Every week we guide you through the biggest albums, to help you decide what you should be streaming. This week: umpteenth release from a cult psych rocker, and luminous sad-pop from viral Massachusetts…
A ten month gap between studio albums is nothing these days, but for San Francisco’s Ty Segall it’s practically a lifetime. This is the man who managed to put out three LPs and umpteen singles in 2018, so the psych-rock guitar whizz is nothing if not prolific.
But for First Taste, his 14th solo record since 2008 no less, the guitar has been put aside, and instead he has set himself the challenge of creating music with unfamiliar instruments. The result is certainly his most experimental to date, but it’s not always the easiest of listens. The title feels ironic: this is not the place for newcomers to start.
On some its best moments, First Taste carries over the Black Sabbath heft and Tame Impala melodies, but the new element here is a dive into Fun House-era Stooges noise rock, an eardrum-cracking mix that renders the likes of ‘Whatever’ and ‘I Worship the Dog’ as near impenetrable. The attitude of these tracks take the same cues as Primal Scream’s XTRMNTR, but lacks the feeling of being overwhelmed that makes that album such a powerful experience.
Luckily, each of these headache-creating nightmares is followed by the album’s sweetest moments. The acapella ‘Ice Plants’ follows the psychedelic pile driver of ‘Whatever’ and, despite some bizarre lyrical imagery (“Say hello to the oranges that used to be my driveway”) and the fact it sounds like the Fifth Dimension being played in the wrong key, comes as an enormous relief. The same can be said of ‘The Arms’, a gorgeous mandolin-assisted little number that features an actual melody at its core.
Segall’s brand of psychedelia and the sheer number of records he puts out keeps him at music’s fringes and the divisive nature of First Taste is unlikely to change that. The experimental nature of the music here is impressive, but quite why you’d want a second dip without the help of mind-altering drugs is hard to ascertain.
With a clutch of early singles and plenty of buzz on social media, lo-fi indie popper Clairo (aka Massachusetts native Claire Cottrill) has already amassed a bigger following than Seagall before hitting the age of 20. A viral sensation thanks to the homemade video for ‘Pretty Girl’ (37 million views at time of writing) released two years ago might make her easy to dismiss, but any concerns that she’s yet another short lived YouTube star are quickly scuppered by her impressive debut album Immunity.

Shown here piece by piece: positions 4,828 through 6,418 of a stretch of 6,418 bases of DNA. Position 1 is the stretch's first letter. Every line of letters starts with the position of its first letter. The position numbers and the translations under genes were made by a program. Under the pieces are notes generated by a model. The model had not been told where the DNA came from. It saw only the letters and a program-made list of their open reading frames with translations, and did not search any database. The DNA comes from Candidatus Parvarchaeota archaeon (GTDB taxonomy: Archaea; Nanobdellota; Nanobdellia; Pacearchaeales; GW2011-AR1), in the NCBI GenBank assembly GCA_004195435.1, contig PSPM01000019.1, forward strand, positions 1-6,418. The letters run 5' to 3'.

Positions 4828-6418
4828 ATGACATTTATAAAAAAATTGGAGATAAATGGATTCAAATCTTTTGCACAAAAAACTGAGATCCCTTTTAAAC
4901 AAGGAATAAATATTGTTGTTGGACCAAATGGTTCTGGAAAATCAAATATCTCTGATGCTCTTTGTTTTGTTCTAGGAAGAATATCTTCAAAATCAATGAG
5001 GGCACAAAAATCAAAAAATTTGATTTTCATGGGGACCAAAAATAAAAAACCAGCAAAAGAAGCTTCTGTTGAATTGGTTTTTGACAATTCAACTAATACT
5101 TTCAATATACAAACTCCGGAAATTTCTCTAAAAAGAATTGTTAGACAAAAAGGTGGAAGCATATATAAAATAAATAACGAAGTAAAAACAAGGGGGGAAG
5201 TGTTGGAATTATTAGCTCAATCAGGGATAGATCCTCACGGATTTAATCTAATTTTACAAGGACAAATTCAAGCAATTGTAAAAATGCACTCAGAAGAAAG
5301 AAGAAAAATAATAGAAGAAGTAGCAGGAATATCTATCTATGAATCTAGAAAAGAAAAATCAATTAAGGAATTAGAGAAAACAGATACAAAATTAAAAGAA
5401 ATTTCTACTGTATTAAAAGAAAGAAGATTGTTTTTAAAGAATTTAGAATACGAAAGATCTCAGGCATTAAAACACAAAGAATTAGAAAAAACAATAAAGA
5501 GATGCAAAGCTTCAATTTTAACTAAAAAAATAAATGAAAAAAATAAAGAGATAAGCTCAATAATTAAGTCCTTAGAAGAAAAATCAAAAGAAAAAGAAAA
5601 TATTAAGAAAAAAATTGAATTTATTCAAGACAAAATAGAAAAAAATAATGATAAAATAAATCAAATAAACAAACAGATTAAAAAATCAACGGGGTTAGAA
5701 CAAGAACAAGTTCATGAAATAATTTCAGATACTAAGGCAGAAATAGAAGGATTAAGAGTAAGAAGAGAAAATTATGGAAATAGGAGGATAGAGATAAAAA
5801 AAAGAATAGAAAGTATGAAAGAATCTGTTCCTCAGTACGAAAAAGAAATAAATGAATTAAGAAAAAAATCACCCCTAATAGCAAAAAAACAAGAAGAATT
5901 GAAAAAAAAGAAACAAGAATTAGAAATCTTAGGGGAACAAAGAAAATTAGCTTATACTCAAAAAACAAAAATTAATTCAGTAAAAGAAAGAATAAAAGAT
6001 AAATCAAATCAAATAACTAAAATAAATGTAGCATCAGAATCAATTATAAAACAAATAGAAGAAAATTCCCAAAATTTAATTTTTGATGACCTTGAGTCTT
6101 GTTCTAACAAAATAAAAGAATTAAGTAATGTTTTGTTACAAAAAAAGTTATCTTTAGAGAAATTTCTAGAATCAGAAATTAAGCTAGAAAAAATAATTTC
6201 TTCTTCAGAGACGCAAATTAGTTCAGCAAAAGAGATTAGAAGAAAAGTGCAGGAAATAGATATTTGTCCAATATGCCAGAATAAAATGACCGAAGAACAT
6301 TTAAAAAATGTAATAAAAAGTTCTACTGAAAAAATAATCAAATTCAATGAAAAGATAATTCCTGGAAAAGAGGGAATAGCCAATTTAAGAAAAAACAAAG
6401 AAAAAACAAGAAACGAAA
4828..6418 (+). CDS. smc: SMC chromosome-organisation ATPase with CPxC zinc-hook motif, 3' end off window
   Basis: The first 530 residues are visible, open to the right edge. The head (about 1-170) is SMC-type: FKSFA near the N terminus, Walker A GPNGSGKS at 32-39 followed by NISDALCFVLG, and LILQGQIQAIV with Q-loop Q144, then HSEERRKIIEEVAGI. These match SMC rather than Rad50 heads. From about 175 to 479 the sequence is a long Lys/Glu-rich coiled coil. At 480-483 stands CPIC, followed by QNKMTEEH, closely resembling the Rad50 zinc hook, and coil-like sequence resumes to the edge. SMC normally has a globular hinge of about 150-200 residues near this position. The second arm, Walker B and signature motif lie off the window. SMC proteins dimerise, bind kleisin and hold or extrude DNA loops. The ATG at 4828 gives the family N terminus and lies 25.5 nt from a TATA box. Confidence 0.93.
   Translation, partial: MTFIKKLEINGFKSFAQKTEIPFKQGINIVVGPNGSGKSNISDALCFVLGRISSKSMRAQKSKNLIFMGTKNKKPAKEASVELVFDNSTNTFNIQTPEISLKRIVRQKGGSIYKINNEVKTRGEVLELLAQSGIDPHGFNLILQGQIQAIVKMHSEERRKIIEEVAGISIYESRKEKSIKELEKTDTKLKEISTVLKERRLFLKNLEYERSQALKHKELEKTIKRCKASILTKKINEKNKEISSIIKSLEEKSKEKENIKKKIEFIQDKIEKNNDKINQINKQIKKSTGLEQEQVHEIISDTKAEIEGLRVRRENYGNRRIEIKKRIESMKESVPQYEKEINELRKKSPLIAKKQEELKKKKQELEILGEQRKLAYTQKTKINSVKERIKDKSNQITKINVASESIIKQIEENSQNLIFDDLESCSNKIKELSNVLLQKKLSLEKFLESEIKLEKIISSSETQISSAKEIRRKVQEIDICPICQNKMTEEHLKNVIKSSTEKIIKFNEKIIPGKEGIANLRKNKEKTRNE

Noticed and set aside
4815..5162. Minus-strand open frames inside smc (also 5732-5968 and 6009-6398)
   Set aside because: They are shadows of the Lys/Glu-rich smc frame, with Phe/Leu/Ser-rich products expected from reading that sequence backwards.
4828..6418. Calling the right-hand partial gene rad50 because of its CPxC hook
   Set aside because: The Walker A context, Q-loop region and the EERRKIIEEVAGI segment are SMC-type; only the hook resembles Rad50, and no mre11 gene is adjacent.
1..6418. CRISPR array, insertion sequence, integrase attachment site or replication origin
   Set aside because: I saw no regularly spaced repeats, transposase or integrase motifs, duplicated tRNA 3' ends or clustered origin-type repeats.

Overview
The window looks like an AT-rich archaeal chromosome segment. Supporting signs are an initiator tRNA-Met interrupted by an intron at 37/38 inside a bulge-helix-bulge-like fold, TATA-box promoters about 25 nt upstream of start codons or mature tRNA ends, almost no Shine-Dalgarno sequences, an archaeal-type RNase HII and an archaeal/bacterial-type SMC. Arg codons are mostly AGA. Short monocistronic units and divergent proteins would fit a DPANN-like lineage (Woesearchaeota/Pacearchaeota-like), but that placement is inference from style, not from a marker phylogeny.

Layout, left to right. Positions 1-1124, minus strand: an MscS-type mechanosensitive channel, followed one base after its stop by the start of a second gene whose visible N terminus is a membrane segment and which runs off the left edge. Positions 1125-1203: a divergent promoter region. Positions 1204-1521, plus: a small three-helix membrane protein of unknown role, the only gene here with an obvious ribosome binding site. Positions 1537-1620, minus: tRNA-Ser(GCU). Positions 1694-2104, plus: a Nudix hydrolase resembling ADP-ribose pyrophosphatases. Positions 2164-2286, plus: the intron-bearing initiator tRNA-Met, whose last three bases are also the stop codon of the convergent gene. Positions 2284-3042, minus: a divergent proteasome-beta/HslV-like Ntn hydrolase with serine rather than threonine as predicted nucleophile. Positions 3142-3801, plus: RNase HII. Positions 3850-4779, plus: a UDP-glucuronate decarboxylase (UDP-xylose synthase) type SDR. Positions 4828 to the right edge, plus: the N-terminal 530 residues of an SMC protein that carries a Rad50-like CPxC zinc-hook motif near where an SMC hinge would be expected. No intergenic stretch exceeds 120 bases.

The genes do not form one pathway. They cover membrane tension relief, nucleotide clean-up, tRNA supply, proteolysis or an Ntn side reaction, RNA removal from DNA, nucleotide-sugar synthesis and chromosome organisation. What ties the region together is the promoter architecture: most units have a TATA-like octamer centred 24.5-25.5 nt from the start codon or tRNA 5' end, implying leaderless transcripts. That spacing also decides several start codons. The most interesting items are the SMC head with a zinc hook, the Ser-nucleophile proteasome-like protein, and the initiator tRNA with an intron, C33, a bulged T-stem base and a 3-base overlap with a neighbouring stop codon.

There’s definitely a bigger sense of scale here, but beneath the glossy, epic pop surface lies the beating heart of a young woman with ideas and thoughts to burn. Adolescent self-doubt and anxiety are perfectly captured in the straightforward song craft on display, asking “Is it alright to feel this way so early?” (‘Softly’) to dealing with the minefield of unrequited love in your teens (“It’s so confusing,” she sighs on ‘Impossible’). As it happens, the deeply personal nature of her lyrics make the tracks feel universe, in the same way that great coming-of-age movies speak to anyone who’s ever been young.
But while Clairo is the star, the real trump card is ex-Vampire Weekend-er Rostam Batmanglij, on board as producer and co-writer. Cottrill has said that Rostam worked with her to “expand” the songs for the album, and that can be heard from the very first notes on opener ‘Alewife’, which sweeps in with reverb-drenched piano rolls and clattering drums making everything enormous. It should sound worryingly like Imagine Dragons, but Clairo’s early XX, almost mumbling singing style alongside it ensures that there’s still an emotional punch at the bottom of it.
Elsewhere, Batmanglij sticks to the old ABBA model of marrying lyrical confusion and heartbreak to joyful instrumentation. ‘North’, in particular, is euphoric, chasing after a nervy lover over a strong melody powered by Pavement-esque guitars. ‘Bags’ and ‘Softly’ repeat the trick over late-90s beats that wouldn’t sound out of place on a TLC record, but there’s no doubt that the best is saved for last: the one-two punch of ‘Sinking’ and ‘I Wouldn’t Ask You’, both of which tackle the ill health that has affected her young life thus far. “Does it make me weak?” she asks candidly on the former, her voice sounding clear and strong for the first time. The latter continues the theme before breaking out into a more positive final minute or so, children’s choir backing her call that “we’ll be alright”. These two tracks make for an extraordinary ten minutes of modern pop music.
The only real mis-steps occur with auto-tune on tracks like ‘Closer to You’, masking and muddying the emotions conveyed on the album’s finer moments. While Clairo might not quite have the hooks of Sigrid or the experimentation of Lykke Li, if she can continue to deliver songs of substance likes these as she grows, we could have something very special here.
First Taste by Ty Segall: 3/5
Immunity by Clairo: 4/5